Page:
Ratatouille to Goose Fat: How French Schools Develop Kids’ Tastes


Ratatouille to Goose Fat: How French Schools Develop Kids’ Tastes

By Patricia Tennison

No doubt about it: taste is developed. The French don’t awaken at age 21 with a penchant for gooey Camembert. They are trained—seriously.

The posted menu in this newsletter is from a public school in the 14th arrondissement in Paris where the families are not rich. However, the food selections make it clear that the French school is serious about teaching students to dine well.

Here’s the full week’s menu:

lundi: spaghetti à la bolognaise; fromage fondu; fruit; gâteau et jus de fruits

Spaghetti on Monday: This is a universal kid-pleaser. It comes with fromage fondu (melted cheese) and fresh fruit. The items listed at the end of each day are the gouter (snacks). For Monday, the snack is gâteau (cake) and fruit juice.

On Tuesday the slope steepens:

mardi: salade de riz Europe; omelette au fromage; ratatouille; Saint Nectaire; fruit; gâteau et lait nature

Lunch—usually the largest meal of the day—is three or four distinct courses, and on Tuesday the children start with a rice salad.

(The French like to note the origin of foods. Here, the school wants to assure parents that the rice is European grown.)

The rice salad is followed by a warm cheese omelet and ratatouille. French kids don’t need a Pixar movie to learn to love slow-cooked eggplant, zucchini, tomatoes, and onions.

The cheese course—served in the French style, before dessert—is a semi-firm, mild, easy-to-like Saint Nectaire. Dessert is fresh fruit.

The snack is cake and lait nature. (Readers: I’m confused here. Warm milk? The posted menu had several typos so maybe this is yogurt from “natural” cow’s milk?)

Wednesday slays me. Look at this:

mercredi: (Repas Froid) rillettes d’oie; rôti de dinde froid; assiette de cruditiés; Coulommiers; compote banane; gâteau et fruit

On Wednesday, the kids start with rillettes d’oie, shreds of goose meat that have been long and lovingly packed in goose fat. This is why, as adults, these students will calmly smear a bit of the same rillettes d’oie on a torn piece of Poilâne bread as they await the main course.

The main course here is rôti de dinde froid, cold roast turkey—easy enough—and a plate of raw vegetables. But then for the cheese course, the kids experience Coulommiers, a runny—if it’s ripe and at room temperature—Brie-like cheese from north central France, an experience most Americans get only if traveling in France.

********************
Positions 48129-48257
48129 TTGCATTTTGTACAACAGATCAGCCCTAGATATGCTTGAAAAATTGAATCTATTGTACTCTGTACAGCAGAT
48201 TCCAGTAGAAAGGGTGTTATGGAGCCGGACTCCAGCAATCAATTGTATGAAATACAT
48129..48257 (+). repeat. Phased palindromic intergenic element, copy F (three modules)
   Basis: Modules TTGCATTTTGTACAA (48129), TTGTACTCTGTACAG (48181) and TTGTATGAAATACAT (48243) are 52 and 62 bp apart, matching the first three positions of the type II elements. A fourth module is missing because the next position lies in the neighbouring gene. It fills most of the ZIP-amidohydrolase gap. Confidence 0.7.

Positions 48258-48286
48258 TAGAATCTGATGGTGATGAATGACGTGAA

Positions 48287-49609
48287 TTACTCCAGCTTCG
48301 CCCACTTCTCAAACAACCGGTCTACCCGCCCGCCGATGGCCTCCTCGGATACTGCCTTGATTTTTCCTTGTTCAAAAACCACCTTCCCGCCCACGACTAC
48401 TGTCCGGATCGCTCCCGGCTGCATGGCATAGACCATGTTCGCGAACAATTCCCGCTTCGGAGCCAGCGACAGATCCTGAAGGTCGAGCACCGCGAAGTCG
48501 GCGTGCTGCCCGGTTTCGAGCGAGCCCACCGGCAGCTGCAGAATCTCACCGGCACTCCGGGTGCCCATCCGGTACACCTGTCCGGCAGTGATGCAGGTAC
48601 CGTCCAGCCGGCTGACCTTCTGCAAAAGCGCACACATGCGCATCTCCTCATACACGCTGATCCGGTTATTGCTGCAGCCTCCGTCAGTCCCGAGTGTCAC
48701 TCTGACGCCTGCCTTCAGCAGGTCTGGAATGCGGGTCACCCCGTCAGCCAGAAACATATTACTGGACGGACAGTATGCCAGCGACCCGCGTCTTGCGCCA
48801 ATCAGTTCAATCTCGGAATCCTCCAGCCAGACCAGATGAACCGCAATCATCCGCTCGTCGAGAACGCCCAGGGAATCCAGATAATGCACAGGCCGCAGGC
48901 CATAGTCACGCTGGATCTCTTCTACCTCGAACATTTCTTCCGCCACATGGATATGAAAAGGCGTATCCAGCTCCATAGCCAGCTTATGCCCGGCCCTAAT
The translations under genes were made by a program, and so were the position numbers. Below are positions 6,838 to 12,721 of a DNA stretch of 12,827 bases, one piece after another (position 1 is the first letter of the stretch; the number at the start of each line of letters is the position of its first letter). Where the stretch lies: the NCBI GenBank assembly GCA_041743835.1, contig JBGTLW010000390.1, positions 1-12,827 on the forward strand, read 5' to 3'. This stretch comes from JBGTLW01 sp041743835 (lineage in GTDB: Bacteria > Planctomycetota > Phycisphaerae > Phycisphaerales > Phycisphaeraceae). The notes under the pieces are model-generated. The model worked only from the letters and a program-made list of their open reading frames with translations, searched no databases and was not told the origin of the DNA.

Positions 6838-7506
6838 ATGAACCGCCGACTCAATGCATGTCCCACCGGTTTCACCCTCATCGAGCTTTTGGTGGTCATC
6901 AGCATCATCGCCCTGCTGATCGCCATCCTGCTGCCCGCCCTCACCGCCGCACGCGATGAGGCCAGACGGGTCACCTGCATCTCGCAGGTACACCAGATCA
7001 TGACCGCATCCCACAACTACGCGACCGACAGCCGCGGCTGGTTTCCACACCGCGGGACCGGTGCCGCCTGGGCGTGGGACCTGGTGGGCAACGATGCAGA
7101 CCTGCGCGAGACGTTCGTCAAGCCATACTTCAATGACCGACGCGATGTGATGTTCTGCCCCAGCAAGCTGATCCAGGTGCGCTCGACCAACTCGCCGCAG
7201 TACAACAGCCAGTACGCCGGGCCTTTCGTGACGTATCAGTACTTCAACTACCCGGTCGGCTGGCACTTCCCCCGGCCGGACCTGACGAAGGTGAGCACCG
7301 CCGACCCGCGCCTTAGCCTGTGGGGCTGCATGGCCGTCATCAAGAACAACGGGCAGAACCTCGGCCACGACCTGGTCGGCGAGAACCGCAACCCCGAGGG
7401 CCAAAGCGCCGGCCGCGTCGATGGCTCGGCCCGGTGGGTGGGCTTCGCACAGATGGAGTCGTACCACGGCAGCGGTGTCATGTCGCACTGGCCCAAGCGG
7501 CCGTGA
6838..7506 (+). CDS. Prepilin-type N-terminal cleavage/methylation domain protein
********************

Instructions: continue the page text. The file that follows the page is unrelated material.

After the cheese course comes a stewed banana compote for dessert. The snack is cake and fresh fruit.

jeudi: pastèque; sauté de boeuf, condiment choron purée; yaourt nature; gâteau et fruit

On Thursday, the meal starts with watermelon. Easy. Then the beef comes with choron purée (a béarnaise or hollandaise sauce made with a touch of tomato puree). The students learn not just the taste but the names of classic French sauces.

Dessert is yogurt. The snack is cake and fresh fruit.

vendredi: soupe froide de concombre au fromage blanc; pavé de hocki, sauce à l’aneth; jeune carottes; Emmenthal; donut; gâteau et fruit

Lunch on Friday starts with a cold cucumber soup made with fromage blanc, a dairy product a bit like Greek yogurt without the tang. Years ago, I didn’t understand the appeal of fromage blanc, which I found boring. Now, maybe topped with a dollop of fruit, I find it a lovely comfort food. Tastes do change!

To end the week, the students dine on pavé de hocki, sauce à l’aneth (a white fish with dill sauce), plus baby carrots. The cheese course is Emmenthal—and that’s likely a strong, flavorful Emmenthal from Switzerland. For dessert, a donut? Oh, well. It’s Friday.

That was quite a week to develop the taste buds beyond Kraft Lunchables.

However, while French children learn to eat from a sophisticated menu, they might not recognize the food in its original form. The environmental health association of France (ASEF) did a study last year of 910 students ages 8 to 12. They found that the children easily recognized peas, carrots, and watermelon. However, 87% didn’t recognize a whole beet. And only one in three could identify a leek, zucchini, fig, or artichoke.

Of course, this could just mean that the children are not doing the shopping or cooking. The ratatouille simply shows up in front of them at school, at home, or on occasion at a restaurant.

The French typically don’t bring young children out to dine with them at fine restaurants in Paris. However, I did spot a promotion during school vacation this summer at the famous La Coupole brasserie. The restaurant offered a three-course children’s menu for 13.50 euros that included a fruit cocktail, a choice of meat or fish main course, and a dessert.

Besides touting the fresh ingredients, La Coupole encouraged parents to let their children experience “le décor, la cuisine et l’ambience d’une grande brasserie.” The training continues.

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